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Firms struggle to heed clients’ plea: Keep our data safe

Increasing regulation demands more and more disclosure around the use of data, but firms are skeptical clients want it.

Consumers just want their financial firms to “do right by me,” said Lowell Putnam, head of partnerships for the leading fintech data aggregator Plaid, whose clients include Betterment and Venmo. And that leaves the ball largely in the firms’ court, he and other experts told attendees during a panel discussion on privacy and client data at the SourceMedia In|Vest Conference.

There’s only so much disclosure information that clients realistically want to receive, U.S. Bank’s Chief Privacy Officer Timothy Nagle agreed.

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From left to right: Lowell Putnam, Timothy Nagle, Bob Miller, Philip Watson, Cheryl Nash.

Recently, the bank adopted a new privacy policy in line with a new European law, the General Data Protection Regulation, which took effect last year. It protects the privacy of customers in Europe and also extends that protection to the export of their data beyond the borders of the European Union.

So what’s the problem? After implementing the policy, Nagle says, one of U.S. Bank’s privacy notices now runs to 26 pages.

“Who’s going to read that?” he asked.

Plaid is trying to thread this needle by differentiating between honesty and transparency, Lowell explained. While transparency discloses all the information possible and inundating clients with information, Plaid defines honesty as showing consumers what means most to them.

As the definition of privacy expands to include insights gleaned from analyzing customer data (their physical locations, for example, or shopping preferences), Plaid is looking into how to give customers more control over the insights themselves. This could mean giving clients the option of electing what data to share, specifying how any insights are used and determining how long that permission lasts for.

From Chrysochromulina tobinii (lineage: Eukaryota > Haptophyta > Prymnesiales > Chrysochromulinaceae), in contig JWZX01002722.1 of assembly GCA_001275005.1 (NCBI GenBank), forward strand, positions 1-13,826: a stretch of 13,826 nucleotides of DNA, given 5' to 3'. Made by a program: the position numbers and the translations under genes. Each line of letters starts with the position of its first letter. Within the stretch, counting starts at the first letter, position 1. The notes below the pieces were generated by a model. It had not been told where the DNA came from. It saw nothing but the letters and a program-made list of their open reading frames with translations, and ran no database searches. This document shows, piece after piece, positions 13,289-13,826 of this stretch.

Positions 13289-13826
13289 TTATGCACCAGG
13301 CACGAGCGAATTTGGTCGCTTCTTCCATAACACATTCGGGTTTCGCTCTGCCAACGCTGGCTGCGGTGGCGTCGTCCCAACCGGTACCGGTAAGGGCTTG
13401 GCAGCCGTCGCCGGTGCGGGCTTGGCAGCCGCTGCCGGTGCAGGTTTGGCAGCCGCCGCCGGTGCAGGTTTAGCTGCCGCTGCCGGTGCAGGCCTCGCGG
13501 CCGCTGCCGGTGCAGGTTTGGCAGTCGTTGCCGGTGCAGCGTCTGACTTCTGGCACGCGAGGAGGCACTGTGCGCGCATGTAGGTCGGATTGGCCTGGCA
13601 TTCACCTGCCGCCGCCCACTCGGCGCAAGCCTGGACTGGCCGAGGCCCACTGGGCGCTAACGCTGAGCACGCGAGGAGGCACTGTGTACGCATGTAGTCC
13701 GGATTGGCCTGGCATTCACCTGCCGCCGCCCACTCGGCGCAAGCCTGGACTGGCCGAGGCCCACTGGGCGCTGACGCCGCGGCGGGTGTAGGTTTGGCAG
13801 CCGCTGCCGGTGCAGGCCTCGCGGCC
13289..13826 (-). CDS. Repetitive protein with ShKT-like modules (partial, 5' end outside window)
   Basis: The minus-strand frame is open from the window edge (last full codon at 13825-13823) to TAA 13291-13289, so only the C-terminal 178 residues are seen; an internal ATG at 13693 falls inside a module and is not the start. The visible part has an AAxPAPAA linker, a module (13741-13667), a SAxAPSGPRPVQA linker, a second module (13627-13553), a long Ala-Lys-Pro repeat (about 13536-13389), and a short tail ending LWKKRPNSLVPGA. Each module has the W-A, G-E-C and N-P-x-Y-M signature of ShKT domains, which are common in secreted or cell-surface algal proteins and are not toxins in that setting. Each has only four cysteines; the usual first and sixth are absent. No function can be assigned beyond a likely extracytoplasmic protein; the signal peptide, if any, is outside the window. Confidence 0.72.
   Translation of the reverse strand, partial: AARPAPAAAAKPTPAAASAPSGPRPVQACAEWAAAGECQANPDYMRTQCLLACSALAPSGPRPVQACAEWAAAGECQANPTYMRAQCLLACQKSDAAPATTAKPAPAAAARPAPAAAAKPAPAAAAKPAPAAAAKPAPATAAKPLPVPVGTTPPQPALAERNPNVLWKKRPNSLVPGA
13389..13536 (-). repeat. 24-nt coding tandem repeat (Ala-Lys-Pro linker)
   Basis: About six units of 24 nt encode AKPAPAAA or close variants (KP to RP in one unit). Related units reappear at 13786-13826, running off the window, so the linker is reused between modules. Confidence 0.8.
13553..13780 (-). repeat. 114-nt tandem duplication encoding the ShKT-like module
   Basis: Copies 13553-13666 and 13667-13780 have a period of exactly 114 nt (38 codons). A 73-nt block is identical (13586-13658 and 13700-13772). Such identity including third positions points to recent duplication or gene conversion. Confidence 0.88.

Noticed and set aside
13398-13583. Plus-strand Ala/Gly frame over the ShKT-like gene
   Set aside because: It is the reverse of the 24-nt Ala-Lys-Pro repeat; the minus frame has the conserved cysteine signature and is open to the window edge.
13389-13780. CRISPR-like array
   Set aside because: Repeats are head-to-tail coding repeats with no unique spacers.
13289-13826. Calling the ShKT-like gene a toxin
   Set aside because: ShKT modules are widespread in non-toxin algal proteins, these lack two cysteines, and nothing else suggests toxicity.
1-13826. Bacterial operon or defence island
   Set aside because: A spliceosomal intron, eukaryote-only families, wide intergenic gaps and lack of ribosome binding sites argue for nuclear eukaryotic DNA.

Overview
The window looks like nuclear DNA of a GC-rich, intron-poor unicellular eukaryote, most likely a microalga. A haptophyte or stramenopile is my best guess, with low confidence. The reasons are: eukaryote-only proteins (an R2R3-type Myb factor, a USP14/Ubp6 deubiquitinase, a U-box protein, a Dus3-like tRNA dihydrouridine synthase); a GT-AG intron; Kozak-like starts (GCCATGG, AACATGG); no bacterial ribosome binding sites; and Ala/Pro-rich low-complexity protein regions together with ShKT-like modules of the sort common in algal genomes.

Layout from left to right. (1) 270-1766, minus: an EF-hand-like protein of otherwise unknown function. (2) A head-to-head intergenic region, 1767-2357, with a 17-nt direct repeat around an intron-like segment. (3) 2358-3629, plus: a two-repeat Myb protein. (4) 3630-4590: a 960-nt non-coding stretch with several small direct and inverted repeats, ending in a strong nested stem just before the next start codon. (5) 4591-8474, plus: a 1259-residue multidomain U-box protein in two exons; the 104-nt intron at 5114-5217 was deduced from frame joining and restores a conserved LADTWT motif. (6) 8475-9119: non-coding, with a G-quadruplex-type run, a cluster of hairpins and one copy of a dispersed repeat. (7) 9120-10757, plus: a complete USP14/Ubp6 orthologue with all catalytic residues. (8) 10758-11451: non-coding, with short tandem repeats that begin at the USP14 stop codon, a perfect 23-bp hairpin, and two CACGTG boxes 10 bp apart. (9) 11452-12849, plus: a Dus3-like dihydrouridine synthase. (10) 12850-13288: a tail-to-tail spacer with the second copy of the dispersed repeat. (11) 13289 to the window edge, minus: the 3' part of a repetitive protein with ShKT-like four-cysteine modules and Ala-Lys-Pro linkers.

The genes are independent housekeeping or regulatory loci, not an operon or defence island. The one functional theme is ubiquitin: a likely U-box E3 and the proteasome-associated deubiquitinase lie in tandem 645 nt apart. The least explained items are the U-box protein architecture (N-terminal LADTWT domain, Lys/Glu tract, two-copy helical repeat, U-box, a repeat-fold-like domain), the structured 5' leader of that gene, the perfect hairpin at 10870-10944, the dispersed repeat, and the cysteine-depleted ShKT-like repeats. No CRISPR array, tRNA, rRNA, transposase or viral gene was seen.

“We’re probably making the biggest investment in consumer consent,” Putnam said.

Putting privacy policies into place should be a top priority for firms not just for ethical reasons, but given the “inevitability” that the United States will pass some form of its own legislation in response to Europe’s new law, says Bob Miller, CEO of Private Client Resources. His firm provides data aggregation and wealth information management to high-net-worth families, private banks and financial advisors.

But Miller is skeptical that there’s any consumer demand for regulation. They just expect companies to be responsible for protecting their data.

“If consumers really cared, we’d probably be having a conversation about the 28th Amendment of the Constitution for privacy,” Miller said.

In the meantime, Citibank, the consumer division of multinational bank Citigroup, implemented policies that are compliant with GDPR, the EU’s new law.

“We chose to adhere to GDPR on a global level,” said Philip Watson, head of Citibank’s global investment lab and chief innovation officer.

Regardless of the complexity that comes with regulations and giving full disclosure, Watson says, “at its most simple, clients want their data to be safe.”

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